HOWARD YU: That’s right.

CURT NICKISCH: Howard, what’s your hope for writing this book that illuminating these companies and clusters that have sort of defied the usual track record?

HOWARD YU: When I talk to managers and executives around the topic of innovation, oftentimes there is almost this inevitable pessimism going on. It’s almost this declaration that if you’re not Google, if you’re not Facebook, if you’re not like an internet company, our future will be inevitably threatened. And as an industry incumbent, we are trapped in this inevitable downward spiral. And the reason that I write this book is to provide a counter-narrative with evidence. In fact, if you are able to repackage what you know, in fact, the art of success is even higher. So, I think it’s this type of example and knowhow and framework that we need so that manager would no longer condemn their own industry collapse into something of an external factor, but in fact, we can shape the environment and shape the future of one’s company.

CURT NICKISCH: Howard, this has been great. I want to thank you for showing a better way up and over, I guess. A good way to leap and move ahead.

HOWARD YU: Thank you so much, Curt. It’s been wonderful talking to you.

HANNAH BATES: That was Howard Yu, Lego Professor of Management and Innovation at IMD Business School in Switzerland – in conversation with Curt Nickisch on the HBR IdeaCast. Yu is the author of the book Leap: How to Thrive in a World Where Everything Can Be Copied.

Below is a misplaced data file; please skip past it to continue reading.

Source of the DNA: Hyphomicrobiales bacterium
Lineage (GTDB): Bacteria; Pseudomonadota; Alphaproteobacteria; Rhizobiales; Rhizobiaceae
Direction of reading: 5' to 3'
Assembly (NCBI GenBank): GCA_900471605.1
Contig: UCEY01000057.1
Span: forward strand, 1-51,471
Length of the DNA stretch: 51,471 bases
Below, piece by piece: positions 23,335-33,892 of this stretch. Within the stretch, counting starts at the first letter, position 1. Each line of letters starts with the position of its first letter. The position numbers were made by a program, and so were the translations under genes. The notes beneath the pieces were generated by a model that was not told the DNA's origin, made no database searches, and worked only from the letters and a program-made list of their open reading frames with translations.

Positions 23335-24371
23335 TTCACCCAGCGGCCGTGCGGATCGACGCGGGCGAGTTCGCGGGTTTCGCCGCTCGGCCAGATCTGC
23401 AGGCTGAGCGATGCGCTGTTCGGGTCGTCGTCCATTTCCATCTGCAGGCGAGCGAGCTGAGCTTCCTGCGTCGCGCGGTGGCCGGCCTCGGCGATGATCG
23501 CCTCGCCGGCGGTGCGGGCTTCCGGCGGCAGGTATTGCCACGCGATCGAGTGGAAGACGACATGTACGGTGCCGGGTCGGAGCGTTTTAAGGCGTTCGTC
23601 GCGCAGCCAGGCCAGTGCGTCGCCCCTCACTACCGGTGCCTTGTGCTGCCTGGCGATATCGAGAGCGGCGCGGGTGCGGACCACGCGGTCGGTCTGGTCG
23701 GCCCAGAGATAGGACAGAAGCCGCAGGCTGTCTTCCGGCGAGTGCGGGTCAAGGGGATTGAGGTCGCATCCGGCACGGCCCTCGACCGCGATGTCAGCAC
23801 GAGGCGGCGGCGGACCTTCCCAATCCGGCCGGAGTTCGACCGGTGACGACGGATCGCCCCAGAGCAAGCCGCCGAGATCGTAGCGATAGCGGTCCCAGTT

We’ll be back next Wednesday with another hand-picked conversation about business strategy from the Harvard Business Review. If you found this episode helpful, share it with your friends and colleagues, and follow our show on Apple Podcasts, Spotify, or wherever you get your podcasts. While you’re there, be sure to leave us a review.

We’re a production of the Harvard Business Review. If you want more podcasts, articles, case studies, books, and videos like this, find it all at HBR dot org.

This episode was produced by Curt Nickisch, Anne Saini, and me, Hannah Bates. Ian Fox is our editor. Special thanks to Rob Eckhardt, Adam Buchholz, Maureen Hoch, Adi Ignatius, Karen Player, Ramsey Khabbaz, Nicole Smith, Anne Bartholomew, and you – our listener.

See you next week.